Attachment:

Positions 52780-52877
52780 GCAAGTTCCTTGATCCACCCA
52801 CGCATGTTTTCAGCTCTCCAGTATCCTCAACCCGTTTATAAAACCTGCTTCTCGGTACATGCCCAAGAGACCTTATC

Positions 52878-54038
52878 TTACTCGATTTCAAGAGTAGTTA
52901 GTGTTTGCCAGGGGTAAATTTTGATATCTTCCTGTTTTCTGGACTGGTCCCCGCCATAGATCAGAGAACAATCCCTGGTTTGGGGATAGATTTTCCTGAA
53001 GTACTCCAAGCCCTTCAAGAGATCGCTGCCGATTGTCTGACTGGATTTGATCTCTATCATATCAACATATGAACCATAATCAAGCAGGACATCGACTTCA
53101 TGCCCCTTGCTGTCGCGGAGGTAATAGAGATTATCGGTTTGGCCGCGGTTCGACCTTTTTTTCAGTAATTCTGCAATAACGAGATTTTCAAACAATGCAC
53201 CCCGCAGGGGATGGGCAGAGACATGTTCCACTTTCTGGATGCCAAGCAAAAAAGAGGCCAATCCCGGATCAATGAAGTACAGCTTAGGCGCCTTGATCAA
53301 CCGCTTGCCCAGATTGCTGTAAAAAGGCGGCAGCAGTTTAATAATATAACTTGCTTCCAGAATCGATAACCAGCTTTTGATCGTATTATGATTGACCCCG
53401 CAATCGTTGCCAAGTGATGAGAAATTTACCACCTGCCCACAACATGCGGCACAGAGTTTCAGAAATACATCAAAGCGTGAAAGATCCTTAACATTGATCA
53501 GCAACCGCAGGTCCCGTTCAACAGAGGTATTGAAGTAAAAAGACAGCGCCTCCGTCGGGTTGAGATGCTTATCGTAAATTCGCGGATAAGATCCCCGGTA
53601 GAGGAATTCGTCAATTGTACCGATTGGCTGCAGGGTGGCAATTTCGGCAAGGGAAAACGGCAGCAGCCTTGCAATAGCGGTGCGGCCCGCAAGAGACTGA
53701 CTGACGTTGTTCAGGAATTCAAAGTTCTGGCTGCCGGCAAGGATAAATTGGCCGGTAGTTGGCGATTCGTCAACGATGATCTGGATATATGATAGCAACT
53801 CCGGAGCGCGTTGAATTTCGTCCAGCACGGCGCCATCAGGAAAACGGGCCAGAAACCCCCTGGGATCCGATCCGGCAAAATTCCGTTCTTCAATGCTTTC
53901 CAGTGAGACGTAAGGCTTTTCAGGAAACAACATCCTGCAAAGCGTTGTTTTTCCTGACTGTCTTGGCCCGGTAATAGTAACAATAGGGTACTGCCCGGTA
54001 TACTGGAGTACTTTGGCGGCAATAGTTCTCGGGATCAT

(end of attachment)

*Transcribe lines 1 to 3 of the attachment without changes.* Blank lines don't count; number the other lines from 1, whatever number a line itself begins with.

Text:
Positions 52780-52877
52780 GCAAGTTCCTTGATCCACCCA
52801 CGCATGTTTTCAGCTCTCCAGTATCCTCAACCCGTTTATAAAACCTGCTTCTCGGTACATGCCCAAGAGACCTTATC